5 Things To Do Before Interest Rates Go Up
Low interest rates are great, but even this silver lining has a cloud to it - those rates are eventually going to go up again. And when you really think about it, we should all be happy to see rates go up. Rising rates are a normal part of healthy economic growth and rock-bottom rates are usually a sign of a long-term malaise (like Japan) or bubbles in the making (like the U.S. housing market). With rates likely to head higher someday, what should investors do to prepare themselves?
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- Buy a House or a Car
If you have been thinking about buying a house, buying a car or refinancing an older mortgage (or a floating-rate mortgage with a lock about to expire), now might be the time. Although it is true that the interest rates for mortgages and car loans do not move in lock-step with the Federal Reserve's discount rate or the prevailing prime rate, they do all move together in general.
If rates move up 1% and you are looking at a 30-year loan for $175,000, that move can cost you about $40,000 over the life of the loan. That is certainly no small amount.
- Move to Shorter Bonds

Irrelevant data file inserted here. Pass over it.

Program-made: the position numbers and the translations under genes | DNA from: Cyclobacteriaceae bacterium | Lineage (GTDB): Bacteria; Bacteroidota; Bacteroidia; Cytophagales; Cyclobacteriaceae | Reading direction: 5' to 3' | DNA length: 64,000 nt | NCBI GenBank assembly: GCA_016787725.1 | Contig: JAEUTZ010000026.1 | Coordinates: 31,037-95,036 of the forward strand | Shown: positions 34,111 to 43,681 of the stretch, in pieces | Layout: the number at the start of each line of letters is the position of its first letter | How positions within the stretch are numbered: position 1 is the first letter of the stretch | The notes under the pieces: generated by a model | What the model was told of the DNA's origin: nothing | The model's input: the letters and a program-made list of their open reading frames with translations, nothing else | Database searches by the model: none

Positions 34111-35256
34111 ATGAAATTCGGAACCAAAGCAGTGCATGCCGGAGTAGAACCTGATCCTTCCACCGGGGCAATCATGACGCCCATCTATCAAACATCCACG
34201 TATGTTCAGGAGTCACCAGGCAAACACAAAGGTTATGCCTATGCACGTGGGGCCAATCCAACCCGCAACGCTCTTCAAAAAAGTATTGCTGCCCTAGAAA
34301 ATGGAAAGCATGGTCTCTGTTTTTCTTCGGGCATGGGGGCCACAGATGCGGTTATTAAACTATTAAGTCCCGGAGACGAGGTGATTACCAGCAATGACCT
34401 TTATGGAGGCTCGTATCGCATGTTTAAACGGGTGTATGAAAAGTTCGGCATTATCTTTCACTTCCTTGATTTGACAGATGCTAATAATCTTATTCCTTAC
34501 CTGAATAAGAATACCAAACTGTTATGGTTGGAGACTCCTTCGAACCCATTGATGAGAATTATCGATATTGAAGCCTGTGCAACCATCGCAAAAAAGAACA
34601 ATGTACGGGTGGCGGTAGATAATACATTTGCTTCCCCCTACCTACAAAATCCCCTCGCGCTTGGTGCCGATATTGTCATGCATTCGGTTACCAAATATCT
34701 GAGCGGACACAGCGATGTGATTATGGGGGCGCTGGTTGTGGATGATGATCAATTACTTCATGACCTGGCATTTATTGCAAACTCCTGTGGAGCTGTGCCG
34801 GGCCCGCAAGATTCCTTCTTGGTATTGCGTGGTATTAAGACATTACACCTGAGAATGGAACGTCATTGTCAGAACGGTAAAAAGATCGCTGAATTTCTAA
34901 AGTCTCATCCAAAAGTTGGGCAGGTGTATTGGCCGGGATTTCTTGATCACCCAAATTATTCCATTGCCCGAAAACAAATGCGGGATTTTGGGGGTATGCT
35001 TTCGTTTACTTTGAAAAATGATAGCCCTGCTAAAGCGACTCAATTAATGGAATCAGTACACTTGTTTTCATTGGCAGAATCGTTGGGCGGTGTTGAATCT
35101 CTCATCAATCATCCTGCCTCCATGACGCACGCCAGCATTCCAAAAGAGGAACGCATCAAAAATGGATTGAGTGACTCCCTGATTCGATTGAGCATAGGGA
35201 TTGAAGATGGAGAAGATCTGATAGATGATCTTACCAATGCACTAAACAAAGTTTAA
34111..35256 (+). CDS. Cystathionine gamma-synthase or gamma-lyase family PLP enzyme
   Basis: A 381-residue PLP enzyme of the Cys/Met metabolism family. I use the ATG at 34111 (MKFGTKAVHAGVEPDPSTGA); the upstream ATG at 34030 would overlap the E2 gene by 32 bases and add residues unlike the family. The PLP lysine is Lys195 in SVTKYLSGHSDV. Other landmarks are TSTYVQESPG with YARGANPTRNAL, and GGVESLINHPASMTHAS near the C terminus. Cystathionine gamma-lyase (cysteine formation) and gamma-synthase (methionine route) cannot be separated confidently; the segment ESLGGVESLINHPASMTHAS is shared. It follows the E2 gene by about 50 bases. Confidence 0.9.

As rates go up, the price of bonds goes down - but they do not all go down uniformly. There is a concept with bonds called duration, and it is a weighted measure of the length of time the bond will pay out, taking interest payments paid out into account. All other things being equal, a bond that matures in 10 years will have a longer duration than a bond maturing in five years. When rates go up, bonds with longer durations perform worse because these bonds' prices are more sensitive to interest rate changes.
What this means for investors is that they should try to move their bond holdings from long duration holdings to shorter duration holdings in anticipation of rising rates. (Learn more about duration in Advanced Bond Concepts: Duration.)
Consider Floating Rate Securities
One fixed-income option that could do relatively better for investors is floating-rate debt like adjustable bonds or leveraged loans. As the name suggests, the interest rates on these securities adjust to the prevailing interest rate and so as rates head higher, their interest payments go up in tandem. Keep in mind, though, that high-quality borrowers typically have no need for floating rate debt, so the credit quality on these bonds and loans is typically lower. The best way to protect yourself from that lower quality is to invest in a diversified portfolio, like a mutual fund, which is handled by a manager with a solid reputation.
One other word of caution - these floating-rate debt instruments are not the same thing as Treasury Inflation Protected Securities (TIPS). TIPS are bonds where the value is reset in response to movement in the government's measure of inflation. It is possible for rates to go up without much of an increase in official inflation, so make sure you understand the difference before you buy one or the other.